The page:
We should start developing an anti-discrimination policy in this country, said Ambiga Sreenevasan at a recent Aliran fund-raising dinner.
Impressed with Datuk Seri Najib Razak’s recent speech in the United Nations, which derided discrimination and subjugation, and promoted inclusive politics and co-existence of faiths, Dato’ Ambiga Sreenevasan now wants it to be used as a basis for nation-building at home.
The former Bar Council president and now patron for people’s movement, Negara-ku, said the prime minister had managed to capture the strength of the nation in the speech delivered on 26 September.
“We must use this. We must say to all the people who are trying to divide us, this is what the prime minister of this country has said, and this is what we should do,” she said, in a veiled reference to right-wing groups inflaming racial issues in Malaysia.
She said four particular paragraphs – marked as paragraphs 23 to 26 in his official transcript – should be adopted verbatim to guide programmes and policy in Malaysia.
Commending Najib for uttering them in the international arena, she also invited the prime minister to make the very same delivery on home soil.
In the speech at the 69th UN General Assembly in New York, Najib had said: “We must break the cycle where one group gains power only to wield it against the other. Where marginalisation leads to radicalisation, as people lose confidence in the state’s ability to provide both security and co-existence.
“Individuals and ethnic and religious groups need to feel they have a stake in a nation’s success, not its failure. So we should commit to more inclusive politics. This is difficult work; it demands pragmatism and compromise. And it must come from within.
“Malaysia stands ready to share its experience; of marginalising extremism; maintaining a multi-religious country, where different faiths coexist and prosper; and showing that Islam can not only succeed, but drive progress and development in a pluralistic society.
“Like all nations, we have had our growing pains. Stability is never permanent; it must be actively maintained. But in Malaysia, there are streets in which mosques, temples and churches stand side by side. Ours is a society in which religions may differ, but do so in peace; in the knowledge that we are all citizens of one nation.”
Speaking at a fund-raiser for human rights NGO Aliran in George Town on 11 October 2014, Ambiga said what was needed was for Najib to say the exact same words in Malaysia. The call sparked applause from the crowd of more than 500.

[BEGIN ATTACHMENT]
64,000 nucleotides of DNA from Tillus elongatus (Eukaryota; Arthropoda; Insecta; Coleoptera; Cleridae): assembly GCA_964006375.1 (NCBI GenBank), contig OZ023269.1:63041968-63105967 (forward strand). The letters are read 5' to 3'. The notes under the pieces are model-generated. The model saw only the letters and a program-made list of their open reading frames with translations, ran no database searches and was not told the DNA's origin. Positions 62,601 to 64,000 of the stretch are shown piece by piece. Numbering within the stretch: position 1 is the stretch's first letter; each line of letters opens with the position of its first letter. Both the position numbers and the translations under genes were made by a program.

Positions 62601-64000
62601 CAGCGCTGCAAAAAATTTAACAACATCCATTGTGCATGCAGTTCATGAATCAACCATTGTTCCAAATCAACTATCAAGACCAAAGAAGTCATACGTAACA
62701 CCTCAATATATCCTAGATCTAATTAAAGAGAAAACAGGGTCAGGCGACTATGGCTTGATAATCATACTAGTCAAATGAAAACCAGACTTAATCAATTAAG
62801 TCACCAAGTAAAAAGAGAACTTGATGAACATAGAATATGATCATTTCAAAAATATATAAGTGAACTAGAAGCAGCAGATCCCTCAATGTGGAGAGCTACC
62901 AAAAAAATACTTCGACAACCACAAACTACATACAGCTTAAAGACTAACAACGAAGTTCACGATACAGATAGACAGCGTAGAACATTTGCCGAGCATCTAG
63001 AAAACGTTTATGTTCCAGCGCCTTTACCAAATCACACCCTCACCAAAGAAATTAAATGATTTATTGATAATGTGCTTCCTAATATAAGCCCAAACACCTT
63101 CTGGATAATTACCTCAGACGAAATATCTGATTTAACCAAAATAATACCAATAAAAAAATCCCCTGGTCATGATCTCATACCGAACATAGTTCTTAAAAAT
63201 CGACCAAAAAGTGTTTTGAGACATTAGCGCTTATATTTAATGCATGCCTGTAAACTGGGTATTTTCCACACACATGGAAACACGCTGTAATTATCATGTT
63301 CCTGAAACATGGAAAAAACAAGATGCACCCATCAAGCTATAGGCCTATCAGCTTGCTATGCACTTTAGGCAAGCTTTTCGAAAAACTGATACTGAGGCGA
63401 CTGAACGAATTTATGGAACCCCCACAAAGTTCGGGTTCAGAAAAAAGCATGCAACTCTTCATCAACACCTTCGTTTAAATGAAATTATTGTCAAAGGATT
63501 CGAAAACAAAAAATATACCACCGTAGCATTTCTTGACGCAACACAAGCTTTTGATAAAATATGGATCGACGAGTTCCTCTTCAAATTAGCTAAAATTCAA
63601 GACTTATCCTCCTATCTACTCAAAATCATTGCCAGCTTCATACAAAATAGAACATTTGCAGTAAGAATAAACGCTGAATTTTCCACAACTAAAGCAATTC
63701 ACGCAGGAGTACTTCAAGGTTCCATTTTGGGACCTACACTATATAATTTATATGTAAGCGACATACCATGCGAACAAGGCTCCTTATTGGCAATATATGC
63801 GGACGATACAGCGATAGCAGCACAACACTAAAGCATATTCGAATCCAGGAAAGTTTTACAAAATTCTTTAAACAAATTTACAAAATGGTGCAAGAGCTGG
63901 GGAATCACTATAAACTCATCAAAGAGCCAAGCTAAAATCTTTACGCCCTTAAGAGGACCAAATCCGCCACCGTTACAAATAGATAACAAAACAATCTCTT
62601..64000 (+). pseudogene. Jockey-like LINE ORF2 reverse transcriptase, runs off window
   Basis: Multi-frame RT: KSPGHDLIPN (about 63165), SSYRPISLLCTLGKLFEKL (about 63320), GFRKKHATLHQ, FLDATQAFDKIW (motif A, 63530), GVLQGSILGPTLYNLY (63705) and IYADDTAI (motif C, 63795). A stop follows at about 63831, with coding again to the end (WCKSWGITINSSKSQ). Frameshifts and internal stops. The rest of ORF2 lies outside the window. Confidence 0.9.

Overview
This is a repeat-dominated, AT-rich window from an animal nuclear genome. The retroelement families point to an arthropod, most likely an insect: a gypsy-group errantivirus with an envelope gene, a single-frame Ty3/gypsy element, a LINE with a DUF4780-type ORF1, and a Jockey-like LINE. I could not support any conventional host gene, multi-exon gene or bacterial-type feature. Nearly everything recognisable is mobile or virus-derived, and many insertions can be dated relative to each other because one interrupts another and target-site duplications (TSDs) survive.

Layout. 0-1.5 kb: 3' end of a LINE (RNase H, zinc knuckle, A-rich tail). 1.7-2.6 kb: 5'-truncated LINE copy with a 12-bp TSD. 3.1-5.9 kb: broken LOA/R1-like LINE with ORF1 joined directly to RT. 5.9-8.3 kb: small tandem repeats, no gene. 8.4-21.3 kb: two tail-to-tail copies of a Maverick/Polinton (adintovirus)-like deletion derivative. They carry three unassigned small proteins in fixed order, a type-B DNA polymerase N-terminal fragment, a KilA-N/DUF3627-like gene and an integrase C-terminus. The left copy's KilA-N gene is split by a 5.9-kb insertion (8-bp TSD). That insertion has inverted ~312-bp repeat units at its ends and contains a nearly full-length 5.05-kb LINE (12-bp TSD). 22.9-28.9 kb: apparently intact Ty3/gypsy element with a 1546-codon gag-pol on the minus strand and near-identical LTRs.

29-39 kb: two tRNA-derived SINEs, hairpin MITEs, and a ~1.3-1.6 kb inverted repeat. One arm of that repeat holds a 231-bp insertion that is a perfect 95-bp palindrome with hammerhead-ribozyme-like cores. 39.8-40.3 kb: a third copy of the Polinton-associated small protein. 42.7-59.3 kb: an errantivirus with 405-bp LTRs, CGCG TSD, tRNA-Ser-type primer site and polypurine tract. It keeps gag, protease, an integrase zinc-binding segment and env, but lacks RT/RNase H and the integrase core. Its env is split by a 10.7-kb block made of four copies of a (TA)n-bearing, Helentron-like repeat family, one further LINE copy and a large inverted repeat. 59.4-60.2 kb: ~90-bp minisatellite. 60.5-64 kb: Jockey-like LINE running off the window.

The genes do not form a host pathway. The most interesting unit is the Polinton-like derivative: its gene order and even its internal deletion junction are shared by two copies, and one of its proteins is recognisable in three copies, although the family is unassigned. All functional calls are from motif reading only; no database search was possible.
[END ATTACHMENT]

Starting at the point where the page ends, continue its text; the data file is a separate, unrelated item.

“I only regret the prime minister will not make a speech like this in Malaysia,” she said. “Because that’s all we need.”
“He has captured the strength of this nation. He knows, in other words, exactly what is needed in this nation.
“They all know,” added the former co-chair of electoral reforms group Bersih 2.0, referring to politicians in Putrajaya.
She also said the National Unity Consultative Council (NUCC) should come up with a blueprint for an anti-discrimination programme, based on UN guidelines, for children in schools.
She said this in light of recent allegations by Umno and hard-line Malay leaders that Chinese schools were impeding racial harmony.
On 5 October, Umno Petaling Jaya Utara division deputy head Mohamad Azli Mohamed Saad had reportedly said that the party’s general assembly next month should debate whether Chinese vernacular schools should be abolished.
This, he said, was because Chinese schools were being used by the opposition to breed racial and anti-government sentiments.
Cheras Umno division chief Datuk Seri Syed Ali Al Habshee reiterated the call on 7 October, urging the government to abolish vernacular schools and to set up a single-stream school system which, he said, could help in fostering national unity in the country.
“Why don’t we introduce this programme in every school?” Ambiga asked.
“I think we should start developing an anti-discrimination policy in this country.”
She said the UN has guidelines for programmes among pupils in schools “to reverse the effects of the brainwashing and discrimination”.
She said such a programme has been adopted by many countries where people were genuine about fighting racial discrimination.
“Because when we free their minds from this, from the shackles of bigotry and racism, it will be a different Malaysia.”
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